I recently participated in a webinar on intercultural working presented by the Open University Business School (OUBS). The speakers included Dr Bjorn Claes, a senior lecturer in operations management, and Jeremy Roebuck of Grow Movement.
Here are the main points:
What is culture?
Definitions vary from “how we make sense of the world” to “our ability to fit in” with cultural norms, values, beliefs and symbols. Dr Claes said “It affects all aspects of life and not all aspects are observable”.
He talked about socialisation and acculturation and indicated that culture was like an iceberg – only a small element is visible at the surface.
Culture differs for national identities (see material on Hofstede http://kimtasso.com/faq/how-can-i-improve-my-cross-cultural-communication/ ), in business practices, in occupational groups and within organisations.
Adopt a global perspective
He argued that empathy (see http://kimtasso.com/faq/emotional-intelligence-eq-important/) is important in developing a global perspective where you must learn to recognise different values and perspectives, understand the meaning of others’ actions and gain an objective perspective on your own ways of thinking and acting.
We explored ethnocentric, polycentric and geocentric perspectives. Ideas to develop intercultural competencies included researching other cultures, being more aware of your own cultural biases and actively planning to be immersed in other cultures.
Whereas coaching is focused on the individual, culture affects groups. Jeremy Roebuck indicated that organisational culture can over-ride national culture thus making international working in global organisations easier.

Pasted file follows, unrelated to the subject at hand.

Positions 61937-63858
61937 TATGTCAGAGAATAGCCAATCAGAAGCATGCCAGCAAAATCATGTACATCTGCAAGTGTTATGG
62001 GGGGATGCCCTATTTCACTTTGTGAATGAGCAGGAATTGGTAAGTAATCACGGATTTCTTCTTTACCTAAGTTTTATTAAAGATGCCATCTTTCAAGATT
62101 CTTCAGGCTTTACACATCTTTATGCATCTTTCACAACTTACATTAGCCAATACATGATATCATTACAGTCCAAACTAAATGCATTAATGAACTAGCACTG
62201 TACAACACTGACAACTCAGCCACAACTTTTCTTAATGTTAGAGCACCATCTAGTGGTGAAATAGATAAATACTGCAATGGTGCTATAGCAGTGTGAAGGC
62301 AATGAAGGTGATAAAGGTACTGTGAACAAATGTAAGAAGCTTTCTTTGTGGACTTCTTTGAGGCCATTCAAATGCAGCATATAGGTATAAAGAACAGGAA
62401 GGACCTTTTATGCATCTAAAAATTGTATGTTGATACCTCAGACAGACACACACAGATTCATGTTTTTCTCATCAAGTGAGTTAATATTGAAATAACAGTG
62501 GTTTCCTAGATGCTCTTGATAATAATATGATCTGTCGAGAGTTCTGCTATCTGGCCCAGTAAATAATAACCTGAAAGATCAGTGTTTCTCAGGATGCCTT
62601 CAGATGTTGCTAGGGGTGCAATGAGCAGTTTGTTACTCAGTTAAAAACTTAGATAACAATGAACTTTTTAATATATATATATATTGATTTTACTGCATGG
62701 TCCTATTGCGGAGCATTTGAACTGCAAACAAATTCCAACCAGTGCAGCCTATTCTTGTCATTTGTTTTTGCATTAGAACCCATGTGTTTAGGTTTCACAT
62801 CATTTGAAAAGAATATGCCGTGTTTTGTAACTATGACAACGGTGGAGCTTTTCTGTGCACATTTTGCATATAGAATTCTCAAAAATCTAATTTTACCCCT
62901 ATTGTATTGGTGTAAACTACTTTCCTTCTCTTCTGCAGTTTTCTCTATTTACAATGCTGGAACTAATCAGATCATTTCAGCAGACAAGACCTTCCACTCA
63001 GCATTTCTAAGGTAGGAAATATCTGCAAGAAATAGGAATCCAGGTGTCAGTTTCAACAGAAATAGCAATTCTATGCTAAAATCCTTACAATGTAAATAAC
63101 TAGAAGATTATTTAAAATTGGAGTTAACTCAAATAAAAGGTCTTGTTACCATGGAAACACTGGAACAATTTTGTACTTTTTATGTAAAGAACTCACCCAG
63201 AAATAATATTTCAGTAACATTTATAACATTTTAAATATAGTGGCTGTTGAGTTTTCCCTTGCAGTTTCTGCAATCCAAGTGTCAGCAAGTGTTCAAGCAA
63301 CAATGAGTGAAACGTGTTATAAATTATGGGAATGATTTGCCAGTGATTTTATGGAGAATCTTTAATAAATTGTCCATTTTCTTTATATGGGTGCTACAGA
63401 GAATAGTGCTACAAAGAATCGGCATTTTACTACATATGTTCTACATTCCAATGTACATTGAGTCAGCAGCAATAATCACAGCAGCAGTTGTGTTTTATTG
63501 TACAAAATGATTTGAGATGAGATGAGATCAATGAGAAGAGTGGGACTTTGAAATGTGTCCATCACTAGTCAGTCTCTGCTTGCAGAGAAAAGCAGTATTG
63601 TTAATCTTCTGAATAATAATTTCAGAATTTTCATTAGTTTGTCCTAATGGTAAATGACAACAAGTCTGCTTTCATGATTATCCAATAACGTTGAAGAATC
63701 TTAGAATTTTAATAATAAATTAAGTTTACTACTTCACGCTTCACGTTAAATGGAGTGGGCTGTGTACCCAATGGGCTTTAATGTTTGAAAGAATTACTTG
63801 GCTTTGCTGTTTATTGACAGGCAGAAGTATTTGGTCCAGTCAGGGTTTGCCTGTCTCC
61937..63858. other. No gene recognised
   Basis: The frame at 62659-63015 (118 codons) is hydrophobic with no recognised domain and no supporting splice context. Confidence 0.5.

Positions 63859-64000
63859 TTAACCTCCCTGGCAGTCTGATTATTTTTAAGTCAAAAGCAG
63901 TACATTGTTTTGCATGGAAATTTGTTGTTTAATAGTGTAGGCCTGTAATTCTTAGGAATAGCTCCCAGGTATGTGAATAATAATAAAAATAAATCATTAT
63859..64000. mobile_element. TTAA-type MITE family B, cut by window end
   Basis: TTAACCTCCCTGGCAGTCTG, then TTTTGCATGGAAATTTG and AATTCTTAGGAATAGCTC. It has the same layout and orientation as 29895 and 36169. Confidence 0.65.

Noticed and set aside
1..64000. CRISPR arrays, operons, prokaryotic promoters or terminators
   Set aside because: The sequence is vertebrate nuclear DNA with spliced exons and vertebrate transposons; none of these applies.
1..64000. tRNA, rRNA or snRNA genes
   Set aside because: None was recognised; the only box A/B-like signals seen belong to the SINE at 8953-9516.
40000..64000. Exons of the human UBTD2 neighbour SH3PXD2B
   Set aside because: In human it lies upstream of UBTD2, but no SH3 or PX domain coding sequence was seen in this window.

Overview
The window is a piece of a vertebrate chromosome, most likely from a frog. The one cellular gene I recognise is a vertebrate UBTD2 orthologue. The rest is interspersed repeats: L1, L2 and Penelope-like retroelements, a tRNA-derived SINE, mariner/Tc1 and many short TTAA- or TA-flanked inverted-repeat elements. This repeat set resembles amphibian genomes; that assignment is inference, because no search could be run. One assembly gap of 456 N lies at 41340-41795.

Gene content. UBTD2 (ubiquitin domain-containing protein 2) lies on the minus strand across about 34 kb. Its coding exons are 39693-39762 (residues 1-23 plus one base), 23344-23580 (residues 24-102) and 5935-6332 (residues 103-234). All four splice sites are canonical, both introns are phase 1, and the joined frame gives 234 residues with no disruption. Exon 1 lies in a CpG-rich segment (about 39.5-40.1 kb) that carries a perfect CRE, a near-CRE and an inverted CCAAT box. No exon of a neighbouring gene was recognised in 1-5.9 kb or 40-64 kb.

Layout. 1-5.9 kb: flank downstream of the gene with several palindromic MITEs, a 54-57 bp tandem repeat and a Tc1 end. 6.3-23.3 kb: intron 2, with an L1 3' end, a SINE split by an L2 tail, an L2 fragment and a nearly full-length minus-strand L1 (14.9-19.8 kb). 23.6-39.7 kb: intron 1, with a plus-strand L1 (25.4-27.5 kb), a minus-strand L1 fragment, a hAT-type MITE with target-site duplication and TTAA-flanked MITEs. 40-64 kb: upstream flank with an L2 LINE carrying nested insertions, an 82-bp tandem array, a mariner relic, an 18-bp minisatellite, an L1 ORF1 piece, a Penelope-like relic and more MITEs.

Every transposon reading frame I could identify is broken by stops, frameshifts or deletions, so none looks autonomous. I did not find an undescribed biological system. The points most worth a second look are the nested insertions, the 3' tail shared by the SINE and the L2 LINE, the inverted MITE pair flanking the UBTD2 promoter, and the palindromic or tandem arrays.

He noted that there were 200 million expat workers who had made the transition to working in different cultures. Generation Y had a distinct culture of its own that embraced, partly through social media, interconnectedness and cultural diversity. He asked whether we were “cultural critics” or “cultural learners”.
He explored his model of coaching and where culture has an impact:
- Insight into self (reflection), others and role models
- Motivation to change and develop
- Capability to change (which includes attitude to risk)
- The ability to practice in the real world
There was a video from Professor Jean Hartley, Professor of Public Leadership, considering people’s ability to deal with both the small p and big P of politics in organisations. She tackled this by looking at five distinct areas:
1. Personal skills (being self-aware, having self-control, curiosity about other people and being proactive)
2. Interpersonal skills (making others feel valued, building relationship with a variety of people, encouraging people to talk to you, soft skills and tough skills such as negotiating and dealing with conflict)
3. Reading people and situations (getting people together to address the issues below the surface, understanding the power that people having, recognising when you might be perceived as a threat and using both analytical and intuitive skills)
4. Building alignment and alliances (reaching out to people to build collaboration, deciding who to include and exclude, going beyond the immediate and obvious partners, working across competing interests)
5. Strategic direction and scanning (Understanding your purpose and what you want to achieve, timing things correctly, anticipating and timing things correctly)